There is a wikipedia article which describes the effect http://en.wikipedia.org/wiki/Equatorial_bulge Basically the bulge is caused by the rotation of the Earth. The centripetal force is given by $F=m\omega^2 r$. Therefore the poles feel a lesser force than the equator which wants to spin out into a disc. This is balanced by gravity which wants the Earth to ...


1

The answer to this question depends on whether you're working "in real life" or on a physics problem. On a physics problem, the object doesn't start to move. The net force is exactly 0 at this time, so there is no acceleration. In reality, however, the object would possibly move. There's a variety of reasons for this: The normal force, static ...


1

The equation for gravitational force F=Gm1m2/r^2 gives the force of attraction b/n any 2 bodies with point mass m1 and m2 and separated by a distance 'r'..it means both the objects are attracted towards each other by a force F=Gm1m2/r^2..It is also coherent with newtons 3rd law i.e action and reaction forces are equal.. The expression F=ma or a=F/m ...


1

The problem in yours is that you are taking the net force acting downward to be $(m_2+m_3)g$ is incorrect and that led you to take the total mass to be $m_1+m_2+m_3$ which is again incorrect because $m_2\neq m_3$. If $m_2=m_3$ then the center of mass of $m_2$ and $m_3$ will lie on the straight vertical line through the center of the pulley B and the force ...


1

I'll provide an answer in non-relativistic quantum mechanics. The short answer is that momentum and mass commute, so a particle can have a well-defined momentum and mass simultaneously. But really, mass isn't considered an operator in quantum mechanics; it's a parameter, a number. So for some system, it is presumed that the mass is known always. There's no ...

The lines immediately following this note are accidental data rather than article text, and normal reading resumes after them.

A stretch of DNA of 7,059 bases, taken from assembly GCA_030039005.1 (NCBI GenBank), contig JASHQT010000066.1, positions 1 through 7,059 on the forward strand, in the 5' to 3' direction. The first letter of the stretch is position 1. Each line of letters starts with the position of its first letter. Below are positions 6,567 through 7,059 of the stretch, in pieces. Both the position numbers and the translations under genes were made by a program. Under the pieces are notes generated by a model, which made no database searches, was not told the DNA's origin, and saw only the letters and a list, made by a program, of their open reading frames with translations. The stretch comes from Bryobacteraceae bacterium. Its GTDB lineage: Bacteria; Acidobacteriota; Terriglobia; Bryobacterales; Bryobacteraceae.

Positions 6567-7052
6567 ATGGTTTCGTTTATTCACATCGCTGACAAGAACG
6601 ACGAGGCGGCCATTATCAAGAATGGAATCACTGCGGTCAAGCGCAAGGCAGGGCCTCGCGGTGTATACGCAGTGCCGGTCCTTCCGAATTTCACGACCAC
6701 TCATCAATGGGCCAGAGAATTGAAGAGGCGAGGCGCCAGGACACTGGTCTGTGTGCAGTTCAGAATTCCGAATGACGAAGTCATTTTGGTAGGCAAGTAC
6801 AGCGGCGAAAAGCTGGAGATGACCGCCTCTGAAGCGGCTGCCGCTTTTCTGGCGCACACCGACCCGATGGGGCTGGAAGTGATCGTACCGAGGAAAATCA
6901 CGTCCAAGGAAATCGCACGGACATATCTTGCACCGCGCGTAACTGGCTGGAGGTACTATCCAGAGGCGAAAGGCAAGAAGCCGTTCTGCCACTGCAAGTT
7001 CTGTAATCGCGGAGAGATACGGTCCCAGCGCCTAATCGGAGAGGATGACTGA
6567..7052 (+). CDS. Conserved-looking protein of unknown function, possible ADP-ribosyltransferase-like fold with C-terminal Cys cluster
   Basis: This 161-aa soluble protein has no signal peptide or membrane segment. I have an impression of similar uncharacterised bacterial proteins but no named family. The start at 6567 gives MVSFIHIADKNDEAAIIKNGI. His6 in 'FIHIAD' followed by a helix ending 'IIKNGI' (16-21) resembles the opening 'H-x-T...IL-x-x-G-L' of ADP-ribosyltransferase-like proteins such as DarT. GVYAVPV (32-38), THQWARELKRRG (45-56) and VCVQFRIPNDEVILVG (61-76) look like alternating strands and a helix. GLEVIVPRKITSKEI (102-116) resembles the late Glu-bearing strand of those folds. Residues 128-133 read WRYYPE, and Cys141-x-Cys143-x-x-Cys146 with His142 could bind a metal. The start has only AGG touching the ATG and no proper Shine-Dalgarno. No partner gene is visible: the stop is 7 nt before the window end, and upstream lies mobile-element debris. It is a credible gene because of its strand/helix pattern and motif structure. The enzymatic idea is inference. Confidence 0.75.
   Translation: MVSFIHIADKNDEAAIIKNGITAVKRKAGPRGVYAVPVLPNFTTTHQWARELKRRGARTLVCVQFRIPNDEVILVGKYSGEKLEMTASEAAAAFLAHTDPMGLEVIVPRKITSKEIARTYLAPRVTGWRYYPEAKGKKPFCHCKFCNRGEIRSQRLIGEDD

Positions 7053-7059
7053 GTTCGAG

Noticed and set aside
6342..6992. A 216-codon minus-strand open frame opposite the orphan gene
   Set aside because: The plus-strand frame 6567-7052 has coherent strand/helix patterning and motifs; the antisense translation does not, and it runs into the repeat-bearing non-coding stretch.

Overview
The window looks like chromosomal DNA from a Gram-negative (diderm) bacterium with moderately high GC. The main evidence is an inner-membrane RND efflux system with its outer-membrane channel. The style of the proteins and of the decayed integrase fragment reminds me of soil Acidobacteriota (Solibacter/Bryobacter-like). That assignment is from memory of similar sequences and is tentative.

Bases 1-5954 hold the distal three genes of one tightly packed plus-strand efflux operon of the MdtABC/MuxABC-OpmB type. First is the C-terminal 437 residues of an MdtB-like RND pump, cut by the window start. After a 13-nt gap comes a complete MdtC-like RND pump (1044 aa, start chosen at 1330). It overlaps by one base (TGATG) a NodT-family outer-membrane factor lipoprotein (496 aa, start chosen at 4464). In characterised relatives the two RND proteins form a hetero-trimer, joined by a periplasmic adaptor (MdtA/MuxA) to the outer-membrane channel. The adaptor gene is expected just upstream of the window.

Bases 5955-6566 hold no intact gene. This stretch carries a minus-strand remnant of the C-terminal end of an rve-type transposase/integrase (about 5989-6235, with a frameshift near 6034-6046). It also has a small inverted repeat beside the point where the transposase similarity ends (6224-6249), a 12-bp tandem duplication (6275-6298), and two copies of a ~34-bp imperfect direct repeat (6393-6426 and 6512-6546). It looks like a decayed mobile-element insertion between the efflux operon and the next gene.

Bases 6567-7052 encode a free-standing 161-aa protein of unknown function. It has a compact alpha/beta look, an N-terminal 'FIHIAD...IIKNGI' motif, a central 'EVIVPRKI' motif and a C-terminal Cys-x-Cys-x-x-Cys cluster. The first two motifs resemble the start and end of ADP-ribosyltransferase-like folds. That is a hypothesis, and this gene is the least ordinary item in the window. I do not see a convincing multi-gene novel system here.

1

Unfortunately I cannot comment due to insufficient reputation, so here a comment on the question. There are three cases: $\frac{1}{2}mv_A^2>2mgR$ In this case the pearl has a velocity $v>0$ in the top point and will continue its movement. $\frac{1}{2}mv_A^2<2mgR$ In this case the pearl won't reach the top and will oscillate around point $A$. ...


1

Given a stress tensor $\mathbf{\sigma}$, which has 9 components in general, the pressure (in continuum mechanics at least) is defined as $P = 1/3 tr(\mathbf{\sigma})$. So the pressure at a point in the continuum is the average of the three normal stresses at the point. The off-diagonal terms manifest as shear stress. It's hard to say "stress" without ...


1

While the other answer are all completely correct, I just want to write a more simplified answer. It's much the same as distances. I you walk 1 meter North and 1 meter East, you can add the two distance vectors and get $\sqrt2$m North-East: $$\vec{d}_1=1m[N]=(1,0),~~\vec d_2=1m[E]=(0,1)$$ $$\vec d=\vec d_1+\vec d_2=(1,1)=1m[N]+1m[E]=\sqrt2m[NE]$$ Adding ...



Only top voted, non community-wiki answers of a minimum length are eligible